Morning Call: pick of the papers

The ten must-read comment pieces from this morning's papers.

1. Protests around the world are keeping the spirit of Occupy alive (Guardian)

The unrest of 2011 is likely to last for decades, writes John Harris. From Istanbul to Rio, it's not about austerity, but the nature of the state.

2. Build homes. Give hope to the next generation (Times)

Housing shortages lead to many of our worst social problems, writes Tim Montgomerie. MPs should support Nick Boles, not the Nimbys.

3. The best cut of all? Shut the Treasury (Financial Times)

It is not easy to find any other body that has made so many mistakes, writes Philip Stephens.

4. When anti-gay bigotry is just another lock on the closet (Independent)

Is it surprising that those obsessed with gay sex may have a fondness for men, asks Owen Jones.

5. I supported Brazil's World Cup bid, but even I am against it now (Guardian)

This mega event can only deepen Brazil's problems, says Romario. The only beneficiary will be Fifa.

6. First-time voters key to election (Sun)

These are the New Libertarians, independent-minded and tolerant of social change but keen to see taxpayers keeping more of their own money, writes Trevor Kavanagh. 

7. Foreign aid is an investment in our future (Daily Telegraph)

Jobs and the free market are at the heart of a revolution in the way Britain offers help, argues Andrew Mitchell. 

8. Republicans are out of step with the times (Financial Times)

The gulf between the party base and the middle ground cripples its ability to field appealing candidates, writes Philip Stephens.

9. Triple the population – we’ll all be better off (Times)

Our planet is far from crowded, says Mark Littlewood. Doom-laden predictions about our future are wildly out.

10. It can't be done, George Osborne (Daily Telegraph)

Until the Chancellor tackles the relentless growth of 'social protection’, he will not make a dent in our deficit, says Jeff Randall.

Photo: André Spicer
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“It’s scary to do it again”: the five-year-old fined £150 for running a lemonade stand

Enforcement officers penalised a child selling home-made lemonade in the street. Her father tells the full story. 

It was a lively Saturday afternoon in east London’s Mile End. Groups of people streamed through residential streets on their way to a music festival in the local park; booming bass could be heard from the surrounding houses.

One five-year-old girl who lived in the area had an idea. She had been to her school’s summer fête recently and looked longingly at the stalls. She loved the idea of setting up her own stall, and today was a good day for it.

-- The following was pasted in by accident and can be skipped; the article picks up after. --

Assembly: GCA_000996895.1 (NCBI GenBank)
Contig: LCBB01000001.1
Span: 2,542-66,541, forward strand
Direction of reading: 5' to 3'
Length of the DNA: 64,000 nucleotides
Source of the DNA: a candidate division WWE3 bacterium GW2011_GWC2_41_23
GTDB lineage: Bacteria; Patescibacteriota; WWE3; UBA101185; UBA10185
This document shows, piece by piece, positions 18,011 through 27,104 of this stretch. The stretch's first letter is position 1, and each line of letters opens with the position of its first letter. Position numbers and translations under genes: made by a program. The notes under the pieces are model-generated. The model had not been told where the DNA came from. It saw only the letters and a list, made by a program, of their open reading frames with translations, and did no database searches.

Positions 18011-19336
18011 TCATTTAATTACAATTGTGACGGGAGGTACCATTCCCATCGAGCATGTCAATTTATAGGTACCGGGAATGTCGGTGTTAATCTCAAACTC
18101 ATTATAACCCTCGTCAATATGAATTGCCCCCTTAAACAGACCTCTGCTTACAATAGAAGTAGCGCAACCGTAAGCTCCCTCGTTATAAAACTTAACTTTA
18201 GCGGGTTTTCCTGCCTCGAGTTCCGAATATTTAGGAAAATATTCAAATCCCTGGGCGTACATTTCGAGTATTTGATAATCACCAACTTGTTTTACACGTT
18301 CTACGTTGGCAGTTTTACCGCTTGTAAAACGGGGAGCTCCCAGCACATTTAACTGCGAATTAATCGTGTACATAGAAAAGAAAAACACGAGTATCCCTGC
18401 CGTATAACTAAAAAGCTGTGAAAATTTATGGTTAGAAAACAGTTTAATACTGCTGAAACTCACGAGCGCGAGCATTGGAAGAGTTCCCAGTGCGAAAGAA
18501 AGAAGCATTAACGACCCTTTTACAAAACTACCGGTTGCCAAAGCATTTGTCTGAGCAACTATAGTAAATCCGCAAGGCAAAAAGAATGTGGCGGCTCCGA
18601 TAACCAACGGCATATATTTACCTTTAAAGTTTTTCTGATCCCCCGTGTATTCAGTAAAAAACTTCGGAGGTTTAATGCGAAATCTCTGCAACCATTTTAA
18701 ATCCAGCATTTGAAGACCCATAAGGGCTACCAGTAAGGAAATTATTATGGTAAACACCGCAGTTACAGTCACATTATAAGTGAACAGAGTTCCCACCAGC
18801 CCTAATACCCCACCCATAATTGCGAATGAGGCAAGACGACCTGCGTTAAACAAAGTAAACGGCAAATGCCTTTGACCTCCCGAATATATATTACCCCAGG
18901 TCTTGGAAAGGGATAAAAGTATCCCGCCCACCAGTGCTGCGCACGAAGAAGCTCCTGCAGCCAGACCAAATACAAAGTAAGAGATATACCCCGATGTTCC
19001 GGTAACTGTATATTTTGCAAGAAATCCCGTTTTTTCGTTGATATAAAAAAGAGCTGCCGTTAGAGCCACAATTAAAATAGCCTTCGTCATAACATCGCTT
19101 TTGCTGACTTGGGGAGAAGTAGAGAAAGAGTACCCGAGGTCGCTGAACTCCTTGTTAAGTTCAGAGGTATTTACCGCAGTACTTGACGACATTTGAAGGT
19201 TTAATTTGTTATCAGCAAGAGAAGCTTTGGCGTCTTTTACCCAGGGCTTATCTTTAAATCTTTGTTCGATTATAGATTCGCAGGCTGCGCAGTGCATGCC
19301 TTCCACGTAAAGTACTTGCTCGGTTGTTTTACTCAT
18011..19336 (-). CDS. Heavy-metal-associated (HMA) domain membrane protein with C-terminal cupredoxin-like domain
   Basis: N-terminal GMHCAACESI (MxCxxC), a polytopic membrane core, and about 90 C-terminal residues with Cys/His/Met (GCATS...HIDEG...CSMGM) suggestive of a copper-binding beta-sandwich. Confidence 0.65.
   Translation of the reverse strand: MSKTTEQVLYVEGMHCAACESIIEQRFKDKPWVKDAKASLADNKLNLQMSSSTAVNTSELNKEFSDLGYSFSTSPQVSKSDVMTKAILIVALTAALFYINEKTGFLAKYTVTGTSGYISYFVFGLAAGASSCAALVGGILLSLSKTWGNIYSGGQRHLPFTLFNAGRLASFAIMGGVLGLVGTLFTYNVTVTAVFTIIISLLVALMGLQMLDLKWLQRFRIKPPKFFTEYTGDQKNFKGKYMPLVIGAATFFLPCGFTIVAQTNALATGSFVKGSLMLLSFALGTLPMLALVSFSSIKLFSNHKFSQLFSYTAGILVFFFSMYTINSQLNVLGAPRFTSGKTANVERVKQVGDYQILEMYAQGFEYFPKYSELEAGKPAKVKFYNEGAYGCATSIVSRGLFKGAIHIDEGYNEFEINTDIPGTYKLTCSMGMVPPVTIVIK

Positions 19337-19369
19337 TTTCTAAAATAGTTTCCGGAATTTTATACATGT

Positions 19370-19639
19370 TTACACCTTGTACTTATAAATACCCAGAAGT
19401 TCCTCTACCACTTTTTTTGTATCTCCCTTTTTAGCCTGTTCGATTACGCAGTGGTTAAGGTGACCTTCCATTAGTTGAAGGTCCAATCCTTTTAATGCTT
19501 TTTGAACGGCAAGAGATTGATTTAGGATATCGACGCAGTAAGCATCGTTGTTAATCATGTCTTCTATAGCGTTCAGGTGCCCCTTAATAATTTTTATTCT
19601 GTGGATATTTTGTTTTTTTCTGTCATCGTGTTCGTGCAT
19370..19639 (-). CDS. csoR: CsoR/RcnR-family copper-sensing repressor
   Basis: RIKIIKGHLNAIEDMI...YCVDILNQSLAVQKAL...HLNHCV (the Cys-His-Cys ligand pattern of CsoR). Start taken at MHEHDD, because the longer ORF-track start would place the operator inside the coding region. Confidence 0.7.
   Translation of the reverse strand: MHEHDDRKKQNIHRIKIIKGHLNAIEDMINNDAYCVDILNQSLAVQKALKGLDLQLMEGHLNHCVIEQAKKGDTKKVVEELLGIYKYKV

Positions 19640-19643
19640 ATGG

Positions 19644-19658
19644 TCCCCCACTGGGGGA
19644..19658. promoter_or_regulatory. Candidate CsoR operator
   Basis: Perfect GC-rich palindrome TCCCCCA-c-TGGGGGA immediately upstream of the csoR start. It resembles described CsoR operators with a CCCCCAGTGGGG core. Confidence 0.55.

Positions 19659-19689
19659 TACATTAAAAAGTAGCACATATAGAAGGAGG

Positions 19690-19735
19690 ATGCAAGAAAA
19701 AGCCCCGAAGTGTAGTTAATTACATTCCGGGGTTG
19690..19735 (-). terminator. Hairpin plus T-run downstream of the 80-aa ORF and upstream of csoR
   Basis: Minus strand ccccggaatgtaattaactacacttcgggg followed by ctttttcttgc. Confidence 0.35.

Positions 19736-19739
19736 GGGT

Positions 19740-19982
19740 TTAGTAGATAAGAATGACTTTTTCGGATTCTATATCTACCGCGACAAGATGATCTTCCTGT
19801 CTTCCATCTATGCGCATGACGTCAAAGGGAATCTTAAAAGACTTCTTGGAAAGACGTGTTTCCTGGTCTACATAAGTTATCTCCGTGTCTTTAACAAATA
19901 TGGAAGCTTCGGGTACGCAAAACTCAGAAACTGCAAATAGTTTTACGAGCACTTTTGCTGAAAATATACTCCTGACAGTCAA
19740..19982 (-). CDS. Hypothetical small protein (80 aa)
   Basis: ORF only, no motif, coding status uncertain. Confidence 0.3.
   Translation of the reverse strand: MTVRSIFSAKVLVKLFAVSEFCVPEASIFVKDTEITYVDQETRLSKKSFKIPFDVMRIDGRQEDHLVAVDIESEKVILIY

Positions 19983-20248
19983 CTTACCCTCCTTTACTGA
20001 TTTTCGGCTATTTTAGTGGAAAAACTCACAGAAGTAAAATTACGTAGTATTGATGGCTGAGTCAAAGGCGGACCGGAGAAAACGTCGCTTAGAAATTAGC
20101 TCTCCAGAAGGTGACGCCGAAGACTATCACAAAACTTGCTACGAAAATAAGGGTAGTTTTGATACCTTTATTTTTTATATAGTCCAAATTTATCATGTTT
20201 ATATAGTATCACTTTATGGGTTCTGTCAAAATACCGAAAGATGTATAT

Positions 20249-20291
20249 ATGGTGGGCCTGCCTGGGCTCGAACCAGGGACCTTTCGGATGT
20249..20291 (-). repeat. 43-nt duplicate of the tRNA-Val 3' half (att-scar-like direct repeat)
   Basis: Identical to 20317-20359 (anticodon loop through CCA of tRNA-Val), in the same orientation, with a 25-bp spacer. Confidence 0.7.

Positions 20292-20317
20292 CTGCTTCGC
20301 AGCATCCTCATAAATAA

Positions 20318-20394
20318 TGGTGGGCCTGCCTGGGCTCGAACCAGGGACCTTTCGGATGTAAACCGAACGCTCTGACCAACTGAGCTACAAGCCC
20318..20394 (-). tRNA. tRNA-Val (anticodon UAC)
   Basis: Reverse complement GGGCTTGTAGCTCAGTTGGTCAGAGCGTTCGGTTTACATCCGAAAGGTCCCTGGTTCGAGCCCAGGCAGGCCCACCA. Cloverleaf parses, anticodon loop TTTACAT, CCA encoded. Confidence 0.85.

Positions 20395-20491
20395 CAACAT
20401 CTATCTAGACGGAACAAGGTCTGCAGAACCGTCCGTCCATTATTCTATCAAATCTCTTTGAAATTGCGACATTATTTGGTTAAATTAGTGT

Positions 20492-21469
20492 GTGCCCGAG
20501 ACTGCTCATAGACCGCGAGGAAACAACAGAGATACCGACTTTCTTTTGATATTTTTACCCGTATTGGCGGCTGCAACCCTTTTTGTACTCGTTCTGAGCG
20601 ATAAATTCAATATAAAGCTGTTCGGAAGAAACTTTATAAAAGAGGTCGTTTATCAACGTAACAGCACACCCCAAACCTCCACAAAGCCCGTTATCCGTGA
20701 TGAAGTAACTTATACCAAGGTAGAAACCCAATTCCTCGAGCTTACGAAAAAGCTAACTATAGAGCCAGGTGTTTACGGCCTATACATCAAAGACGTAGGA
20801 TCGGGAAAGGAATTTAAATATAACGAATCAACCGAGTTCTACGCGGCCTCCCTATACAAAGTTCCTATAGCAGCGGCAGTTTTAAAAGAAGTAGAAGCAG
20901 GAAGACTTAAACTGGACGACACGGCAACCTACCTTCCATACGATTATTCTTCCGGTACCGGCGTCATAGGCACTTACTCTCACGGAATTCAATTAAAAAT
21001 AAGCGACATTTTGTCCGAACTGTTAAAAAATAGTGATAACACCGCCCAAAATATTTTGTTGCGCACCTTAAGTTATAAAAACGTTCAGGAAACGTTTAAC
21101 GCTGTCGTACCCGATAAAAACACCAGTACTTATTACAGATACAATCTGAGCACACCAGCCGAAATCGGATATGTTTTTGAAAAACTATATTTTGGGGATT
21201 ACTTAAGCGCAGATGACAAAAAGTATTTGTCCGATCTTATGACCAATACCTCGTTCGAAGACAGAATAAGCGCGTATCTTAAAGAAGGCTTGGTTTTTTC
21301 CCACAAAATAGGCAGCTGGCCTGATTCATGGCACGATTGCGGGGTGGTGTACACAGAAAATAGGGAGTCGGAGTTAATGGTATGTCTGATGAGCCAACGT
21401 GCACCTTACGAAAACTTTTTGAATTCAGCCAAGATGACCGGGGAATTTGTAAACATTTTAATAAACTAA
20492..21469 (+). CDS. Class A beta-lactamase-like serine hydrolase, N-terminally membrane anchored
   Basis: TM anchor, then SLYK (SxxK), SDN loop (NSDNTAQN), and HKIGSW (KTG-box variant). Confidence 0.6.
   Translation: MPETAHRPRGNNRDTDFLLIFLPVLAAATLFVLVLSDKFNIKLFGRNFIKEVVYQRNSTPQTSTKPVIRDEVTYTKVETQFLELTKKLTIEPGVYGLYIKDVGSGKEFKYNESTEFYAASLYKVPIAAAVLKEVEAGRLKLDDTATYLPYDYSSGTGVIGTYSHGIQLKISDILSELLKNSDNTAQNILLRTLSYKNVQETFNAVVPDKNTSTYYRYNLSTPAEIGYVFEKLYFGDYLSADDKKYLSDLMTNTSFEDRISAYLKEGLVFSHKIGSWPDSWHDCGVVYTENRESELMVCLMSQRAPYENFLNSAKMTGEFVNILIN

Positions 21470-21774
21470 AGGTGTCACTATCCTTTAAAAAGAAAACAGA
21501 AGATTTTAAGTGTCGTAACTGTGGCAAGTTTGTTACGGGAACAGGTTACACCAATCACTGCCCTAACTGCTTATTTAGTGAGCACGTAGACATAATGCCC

“She eventually came round to the idea of selling lemonade,” her father André Spicer tells me. So he and his daughter went to their local shop to buy some lemons. They mixed a few jugs of lemonade, the girl made a fetching A4 sign with some lemons drawn on it – 50p for a small cup, £1 for a large – and they carried a table from home to the end of their road. 

“People suddenly started coming up and buying stuff, pretty quickly, and they were very happy,” Spicer recalls. “People looked overjoyed at this cute little girl on the side of the road – community feel and all that sort of stuff.”

But the heart-warming scene was soon interrupted. After about half an hour of what Spicer describes as “brisk” trade – his daughter’s recipe secret was some mint and a little bit of cucumber, for a “bit of a British touch” – four enforcement officers came striding up to the stand.

Three were in uniform, and one was in plain clothes. One uniformed officer turned the camera on his vest on, and began reciting a legal script at the weeping five-year-old.

“You’re trading without a licence, pursuant to x, y, z act and blah dah dah dah, really going through a script,” Spicer tells me, saying they showed no compassion for his daughter. “This is my job, I’m doing it and that’s it, basically.”

The girl burst into tears the moment they arrived.

“Officials have some degree of intimidation. I’m a grown adult, so I wasn’t super intimidated, but I was a bit shocked,” says Spicer. “But my daughter was intimidated. She started crying straight away.”

As they continued to recite their legalese, her father picked her up to try to comfort her – but that didn’t stop the officers giving her stall a £150 fine and handing them a penalty notice. “TRADING WITHOUT LICENCE,” it screamed.


Picture: André Spicer

“She was crying and repeating, ‘I’ve done a bad thing’,” says Spicer. “As we walked home, I had to try and convince her that it wasn’t her, it wasn’t her fault. It wasn’t her who had done something bad.”

She cried all the way home, and it wasn’t until she watched her favourite film, Brave, that she calmed down. It was then that Spicer suggested next time they would “do it all correctly”, get a permit, and set up another stand.

“No, I don’t want to, it’s a bit scary to do it again,” she replied. Her father hopes that “she’ll be able to get over it”, and that her enterprising spirit will return.

The Council has since apologised and cancelled the fine, and called on its officials to “show common sense and to use their powers sensibly”.

But Spicer felt “there’s a bigger principle here”, and wrote a piece for the Telegraph arguing that children in modern Britain are too restricted.

He would “absolutely” encourage his daughter to set up another stall, and “I’d encourage other people to go and do it as well. It’s a great way to spend a bit of time with the kids in the holidays, and they might learn something.”

A fitting reminder of the great life lesson: when life gives you a fixed penalty notice, make lemonade.

Anoosh Chakelian is senior writer at the New Statesman.